What really shines across the 12 songs that comprise Calico Review (their first for Mexican Summer), is the way that the Allah-Las have pivoted from specific influences and nods to the music they love, to crafting the feelings of freedom, grit, and melancholy in their music. That feeling – the peerless capture of music long in the tradition and mood of California pop, the sound that's captured the essence of the LA experience – aligns with their stylistic technique and their experience in the studio environment to create their strongest album to date, one which showcases their developments in songwriting and arrangements.
The process began with their self-titled debut, which captured the Allah-Las' live set circa 2012 and continued onward with 2014's Worship the Sun, where they began to experiment with overdubs and writing songs individually instead of as a band. Now, Calico Review showcases a band that's grown confident in its own style to reflect the perspectives of each member, to craft an album that changes up the approach from song-to-song, while retaining their abilities as a cohesive unit.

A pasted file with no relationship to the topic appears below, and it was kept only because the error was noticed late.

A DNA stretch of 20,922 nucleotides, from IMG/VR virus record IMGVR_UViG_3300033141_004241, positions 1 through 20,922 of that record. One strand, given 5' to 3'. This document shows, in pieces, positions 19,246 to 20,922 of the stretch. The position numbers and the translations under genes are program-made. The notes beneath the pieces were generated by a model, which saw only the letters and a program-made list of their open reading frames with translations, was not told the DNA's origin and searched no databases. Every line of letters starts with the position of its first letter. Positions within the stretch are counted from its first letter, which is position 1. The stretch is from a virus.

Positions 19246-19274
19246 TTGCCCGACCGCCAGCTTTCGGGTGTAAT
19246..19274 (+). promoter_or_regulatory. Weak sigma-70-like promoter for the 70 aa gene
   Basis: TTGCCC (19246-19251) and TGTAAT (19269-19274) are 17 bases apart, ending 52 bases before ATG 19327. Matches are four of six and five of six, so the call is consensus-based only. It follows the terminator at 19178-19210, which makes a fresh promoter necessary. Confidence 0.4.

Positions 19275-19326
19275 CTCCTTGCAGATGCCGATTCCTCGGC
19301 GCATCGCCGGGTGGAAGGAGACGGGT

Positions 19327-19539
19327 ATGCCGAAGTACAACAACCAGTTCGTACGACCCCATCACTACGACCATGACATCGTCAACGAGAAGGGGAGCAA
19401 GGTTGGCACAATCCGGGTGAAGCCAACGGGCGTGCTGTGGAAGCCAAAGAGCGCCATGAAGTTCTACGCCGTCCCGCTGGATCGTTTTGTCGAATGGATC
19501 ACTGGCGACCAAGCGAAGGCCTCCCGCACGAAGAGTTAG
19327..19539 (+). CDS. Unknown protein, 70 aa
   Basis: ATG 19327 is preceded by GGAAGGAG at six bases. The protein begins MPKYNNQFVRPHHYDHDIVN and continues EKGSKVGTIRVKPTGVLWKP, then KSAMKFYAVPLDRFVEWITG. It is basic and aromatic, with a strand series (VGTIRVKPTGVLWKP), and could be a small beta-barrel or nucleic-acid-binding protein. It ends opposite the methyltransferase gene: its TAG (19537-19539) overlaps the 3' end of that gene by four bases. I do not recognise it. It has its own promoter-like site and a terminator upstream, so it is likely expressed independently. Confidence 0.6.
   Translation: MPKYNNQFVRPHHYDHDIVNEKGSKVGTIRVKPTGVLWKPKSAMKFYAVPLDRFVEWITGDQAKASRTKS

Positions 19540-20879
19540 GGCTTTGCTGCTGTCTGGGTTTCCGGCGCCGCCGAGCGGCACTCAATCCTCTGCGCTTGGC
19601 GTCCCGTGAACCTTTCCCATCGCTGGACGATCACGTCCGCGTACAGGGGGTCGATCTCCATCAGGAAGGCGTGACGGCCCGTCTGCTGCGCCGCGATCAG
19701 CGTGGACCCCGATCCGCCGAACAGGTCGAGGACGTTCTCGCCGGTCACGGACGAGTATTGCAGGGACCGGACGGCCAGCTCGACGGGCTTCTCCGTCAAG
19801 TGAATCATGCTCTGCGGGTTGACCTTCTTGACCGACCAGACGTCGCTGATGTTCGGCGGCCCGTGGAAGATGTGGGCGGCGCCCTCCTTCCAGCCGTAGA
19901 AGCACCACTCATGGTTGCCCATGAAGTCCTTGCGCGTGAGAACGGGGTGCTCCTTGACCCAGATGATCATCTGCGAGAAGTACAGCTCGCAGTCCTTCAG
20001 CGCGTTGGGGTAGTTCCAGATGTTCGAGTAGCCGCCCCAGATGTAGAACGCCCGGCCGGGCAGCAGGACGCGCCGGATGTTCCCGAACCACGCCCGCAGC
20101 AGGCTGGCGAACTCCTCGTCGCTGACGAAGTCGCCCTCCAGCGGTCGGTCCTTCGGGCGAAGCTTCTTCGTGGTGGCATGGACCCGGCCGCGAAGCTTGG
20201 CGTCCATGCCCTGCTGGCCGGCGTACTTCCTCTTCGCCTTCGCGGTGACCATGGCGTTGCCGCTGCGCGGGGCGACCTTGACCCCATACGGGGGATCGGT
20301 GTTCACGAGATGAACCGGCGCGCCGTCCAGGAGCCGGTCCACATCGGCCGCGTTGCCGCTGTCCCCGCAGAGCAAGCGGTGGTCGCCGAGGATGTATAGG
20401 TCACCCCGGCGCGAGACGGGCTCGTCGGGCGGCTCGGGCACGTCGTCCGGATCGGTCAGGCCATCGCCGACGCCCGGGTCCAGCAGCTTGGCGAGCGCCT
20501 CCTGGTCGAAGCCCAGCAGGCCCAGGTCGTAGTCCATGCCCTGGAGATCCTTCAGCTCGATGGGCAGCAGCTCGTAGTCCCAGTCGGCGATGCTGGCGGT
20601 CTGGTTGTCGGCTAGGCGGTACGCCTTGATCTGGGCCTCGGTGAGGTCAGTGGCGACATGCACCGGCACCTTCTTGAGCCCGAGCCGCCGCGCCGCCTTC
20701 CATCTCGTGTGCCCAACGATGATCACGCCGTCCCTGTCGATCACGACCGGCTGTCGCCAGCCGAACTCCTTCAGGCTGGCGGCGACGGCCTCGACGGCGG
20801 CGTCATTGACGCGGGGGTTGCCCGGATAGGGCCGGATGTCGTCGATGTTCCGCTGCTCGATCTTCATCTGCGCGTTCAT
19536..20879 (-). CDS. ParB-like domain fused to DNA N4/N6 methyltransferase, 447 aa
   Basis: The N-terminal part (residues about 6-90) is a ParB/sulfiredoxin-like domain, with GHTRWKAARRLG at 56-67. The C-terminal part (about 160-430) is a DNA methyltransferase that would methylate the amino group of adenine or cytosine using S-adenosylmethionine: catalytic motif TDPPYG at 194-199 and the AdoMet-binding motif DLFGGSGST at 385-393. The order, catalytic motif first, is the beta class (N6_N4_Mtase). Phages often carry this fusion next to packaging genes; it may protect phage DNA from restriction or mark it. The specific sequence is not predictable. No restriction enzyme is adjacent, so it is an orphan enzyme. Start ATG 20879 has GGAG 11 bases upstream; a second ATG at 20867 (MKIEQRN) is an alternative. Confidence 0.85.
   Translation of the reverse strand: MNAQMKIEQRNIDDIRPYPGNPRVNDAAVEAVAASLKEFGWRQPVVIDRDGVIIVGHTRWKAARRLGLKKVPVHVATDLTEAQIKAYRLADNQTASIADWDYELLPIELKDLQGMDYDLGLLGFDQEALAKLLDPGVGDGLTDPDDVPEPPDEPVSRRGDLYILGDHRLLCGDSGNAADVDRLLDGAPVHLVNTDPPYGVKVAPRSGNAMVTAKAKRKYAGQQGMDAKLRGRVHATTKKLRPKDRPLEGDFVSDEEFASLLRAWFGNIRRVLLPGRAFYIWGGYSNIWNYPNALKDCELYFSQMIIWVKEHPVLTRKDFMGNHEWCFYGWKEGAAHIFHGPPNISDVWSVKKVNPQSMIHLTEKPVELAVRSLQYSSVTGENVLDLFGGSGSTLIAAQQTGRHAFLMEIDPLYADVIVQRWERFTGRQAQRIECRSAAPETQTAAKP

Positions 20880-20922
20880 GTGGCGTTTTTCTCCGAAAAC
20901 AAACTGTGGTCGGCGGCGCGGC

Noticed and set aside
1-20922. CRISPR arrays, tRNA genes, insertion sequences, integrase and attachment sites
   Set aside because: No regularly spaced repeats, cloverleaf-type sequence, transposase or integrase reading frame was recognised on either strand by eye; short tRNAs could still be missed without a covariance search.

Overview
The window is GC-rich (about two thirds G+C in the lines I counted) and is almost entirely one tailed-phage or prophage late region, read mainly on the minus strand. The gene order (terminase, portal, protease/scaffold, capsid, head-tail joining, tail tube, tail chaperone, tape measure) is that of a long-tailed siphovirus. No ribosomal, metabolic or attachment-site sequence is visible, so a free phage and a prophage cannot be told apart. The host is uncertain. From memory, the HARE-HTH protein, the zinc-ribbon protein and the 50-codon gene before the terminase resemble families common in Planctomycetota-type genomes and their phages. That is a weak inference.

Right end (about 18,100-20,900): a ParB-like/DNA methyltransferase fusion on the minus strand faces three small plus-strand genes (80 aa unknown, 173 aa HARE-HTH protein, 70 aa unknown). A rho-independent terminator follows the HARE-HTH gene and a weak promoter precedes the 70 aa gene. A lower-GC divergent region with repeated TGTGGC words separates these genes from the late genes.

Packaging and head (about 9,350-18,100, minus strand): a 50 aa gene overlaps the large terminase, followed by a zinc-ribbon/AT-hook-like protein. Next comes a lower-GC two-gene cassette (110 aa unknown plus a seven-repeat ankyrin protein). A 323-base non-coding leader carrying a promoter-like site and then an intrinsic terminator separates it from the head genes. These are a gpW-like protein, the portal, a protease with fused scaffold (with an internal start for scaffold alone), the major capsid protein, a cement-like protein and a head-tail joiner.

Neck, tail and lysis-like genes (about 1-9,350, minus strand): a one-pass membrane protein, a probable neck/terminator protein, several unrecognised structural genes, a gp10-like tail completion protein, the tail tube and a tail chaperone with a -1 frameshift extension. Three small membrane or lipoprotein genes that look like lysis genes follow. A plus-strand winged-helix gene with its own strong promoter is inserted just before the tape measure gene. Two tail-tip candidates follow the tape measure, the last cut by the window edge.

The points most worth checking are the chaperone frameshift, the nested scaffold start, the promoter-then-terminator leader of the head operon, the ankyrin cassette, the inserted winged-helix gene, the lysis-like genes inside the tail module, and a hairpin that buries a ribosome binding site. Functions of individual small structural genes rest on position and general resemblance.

Audiences familiar with the band will recognize the levels of nuance and steadiness the Allah-Las have grown into throughout Calico Review. It's immediate, the first thing you recognize about the band in the opening moves of "Strange Heat," in the amount of control and character burning off of the band's knack for restraint. Songs like "Famous Phone Figure" cradle character sketches over delicate strains of violin, organ, and Mellotron, Matthew Correia's drumming carefully underlining a three-note theme that casts a phantom sadness over the proceedings, the group exerting a touch both light and steady enough to bring your mood to theirs.
"Could Be You" works off a steady percussive gallop, guitarist Miles Michaud waxing reflexively on second chances while the band focuses on forward motion. "Roadside Memorial" applies the Bo Diddley beat to the open road, Pedrum Siadatian stepping up on vocals, and finding new ways to match his talents to propulsive musical ends. Elsewhere, "High & Dry," featuring Correia on lead vocals, focuses on the Allah-Las most quintessential and peerless quality: writing emotionally resonant pop, at once direct and detached, casual and knowing, and instantly memorable. The dream factory itself gets called out in the fun, surf-stung number "200 South La Brea," its carnival-like atmosphere reflecting the excitement and anxiety of those who await their judgment.